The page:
Brands Hatch Indy Race Report

SJN Photography 001b

With the damaged engine still in pieces, we put in a last second entry for the second round of the Heritage Parts Centre Formula Vee Championship at Brands Hatch in beautiful sunny conditions.

James Cater would treat the weekend as a test to see how the rebuilt engine in the Primrose Hospice sponsored RTV Sheane would perform, hoping to stay out of trouble and pick up whatever championship points were on offer.

Qualifying was marred by two red flags which cut the session short as James was still running the engine in, leaving him way down in 24th and 23rd place for the races, and having to fix an oil leak to get out for the first race.

A great start thrust James into a seven car battle for 14th place with all the cars swapping positions.

Unfortunately one car dropped it’s oil going into the top gear Paddock Hill bend, making James and Rory Melia ahead of him spin. With the rest of the field narrowly avoiding them, James spent several precious seconds trying to restart his stalled car as he rolled down the other side of Paddock Hill.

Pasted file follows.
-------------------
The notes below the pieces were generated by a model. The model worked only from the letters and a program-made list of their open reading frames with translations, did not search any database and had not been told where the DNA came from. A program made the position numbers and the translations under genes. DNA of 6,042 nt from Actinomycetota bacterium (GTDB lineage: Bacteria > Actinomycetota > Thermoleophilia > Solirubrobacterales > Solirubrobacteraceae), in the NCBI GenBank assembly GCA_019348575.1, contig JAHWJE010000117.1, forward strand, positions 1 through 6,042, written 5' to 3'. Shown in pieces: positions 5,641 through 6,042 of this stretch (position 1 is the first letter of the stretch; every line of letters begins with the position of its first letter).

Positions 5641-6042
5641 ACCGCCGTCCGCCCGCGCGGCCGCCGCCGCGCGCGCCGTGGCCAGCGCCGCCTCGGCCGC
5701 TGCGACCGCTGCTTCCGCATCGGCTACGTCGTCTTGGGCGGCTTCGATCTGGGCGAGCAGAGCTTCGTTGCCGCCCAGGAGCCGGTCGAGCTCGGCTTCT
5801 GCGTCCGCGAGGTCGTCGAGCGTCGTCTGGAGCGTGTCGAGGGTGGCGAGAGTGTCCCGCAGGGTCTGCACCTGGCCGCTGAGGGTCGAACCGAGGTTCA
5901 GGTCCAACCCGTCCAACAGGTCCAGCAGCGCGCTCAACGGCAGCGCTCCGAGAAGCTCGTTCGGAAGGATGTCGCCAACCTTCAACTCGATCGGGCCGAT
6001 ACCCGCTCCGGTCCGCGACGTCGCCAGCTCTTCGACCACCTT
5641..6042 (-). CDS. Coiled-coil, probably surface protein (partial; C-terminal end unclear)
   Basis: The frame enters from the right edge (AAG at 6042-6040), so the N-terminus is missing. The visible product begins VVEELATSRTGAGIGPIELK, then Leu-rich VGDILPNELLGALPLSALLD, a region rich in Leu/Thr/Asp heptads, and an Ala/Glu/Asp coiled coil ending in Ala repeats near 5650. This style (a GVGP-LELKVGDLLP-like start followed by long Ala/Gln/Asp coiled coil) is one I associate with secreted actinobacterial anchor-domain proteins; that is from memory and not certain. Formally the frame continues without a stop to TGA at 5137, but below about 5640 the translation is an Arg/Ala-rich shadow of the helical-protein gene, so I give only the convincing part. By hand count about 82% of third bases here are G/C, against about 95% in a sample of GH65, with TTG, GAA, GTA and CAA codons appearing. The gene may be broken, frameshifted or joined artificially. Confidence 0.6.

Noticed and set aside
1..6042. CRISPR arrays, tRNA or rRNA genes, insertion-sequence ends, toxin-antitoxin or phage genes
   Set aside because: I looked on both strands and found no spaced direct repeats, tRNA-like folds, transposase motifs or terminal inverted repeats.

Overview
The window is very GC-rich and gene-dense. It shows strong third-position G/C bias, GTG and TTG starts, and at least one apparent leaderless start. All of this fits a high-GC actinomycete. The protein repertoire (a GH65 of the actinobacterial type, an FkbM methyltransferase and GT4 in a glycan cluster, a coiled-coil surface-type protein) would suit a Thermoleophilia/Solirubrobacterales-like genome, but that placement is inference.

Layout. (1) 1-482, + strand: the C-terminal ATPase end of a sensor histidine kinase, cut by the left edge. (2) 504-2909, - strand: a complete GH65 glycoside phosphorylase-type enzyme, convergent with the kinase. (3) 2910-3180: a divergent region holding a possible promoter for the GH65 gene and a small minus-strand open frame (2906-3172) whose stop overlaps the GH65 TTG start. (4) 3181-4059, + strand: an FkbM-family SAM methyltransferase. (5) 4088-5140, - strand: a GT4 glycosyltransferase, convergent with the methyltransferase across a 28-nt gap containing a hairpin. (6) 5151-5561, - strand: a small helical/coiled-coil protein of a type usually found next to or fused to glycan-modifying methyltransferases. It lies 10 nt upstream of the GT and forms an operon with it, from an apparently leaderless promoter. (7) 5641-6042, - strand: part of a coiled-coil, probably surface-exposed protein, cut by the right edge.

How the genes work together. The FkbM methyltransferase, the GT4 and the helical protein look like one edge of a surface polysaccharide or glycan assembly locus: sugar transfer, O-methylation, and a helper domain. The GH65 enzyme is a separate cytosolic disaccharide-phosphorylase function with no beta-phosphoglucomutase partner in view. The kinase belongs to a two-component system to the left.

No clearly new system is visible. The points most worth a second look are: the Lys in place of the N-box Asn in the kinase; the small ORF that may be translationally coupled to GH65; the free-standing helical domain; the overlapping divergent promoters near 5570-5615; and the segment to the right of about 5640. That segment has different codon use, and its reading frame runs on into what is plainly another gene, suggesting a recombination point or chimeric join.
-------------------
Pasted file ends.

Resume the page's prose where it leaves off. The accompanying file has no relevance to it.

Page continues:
spin back view

With lots of oil now down on the track from other leaking cars, James was still able to chase down and pass Vaughn Jones with two laps to go to take 4th in Class B and 19th place overall, but finding the car running rough and down on power.

Graham Gant took the win in his WEV FV01, by 0.2 seconds from Daniel Hands and Craig Pollard picked up third overall. James Harridge won Class B after starting dead last (5th overall) from Andrew Cooper and Jamie Harrison.

Toying with the idea to pack up and go home, Glenn Hay found some valve clearances had slipped – an easy fix that had the engine sounding sweet again before we focused on the second race the next morning.

With the sun burning down yet again, James made up a few places on the start and was immediately in a 9 car scrap for 14th place.

Four laps in, James had a great run down the pit straight and was easing around the outside of Neil Aldridge around Paddock Hill bend when Vaughn Jones spun on the inside of the corner.

Neil moved right to avoid the spinner, still leaving James room on the outside of the track, but then Vaughn clipped Neil, sending him hard into the side of the RTV Sheane on the high speed exit.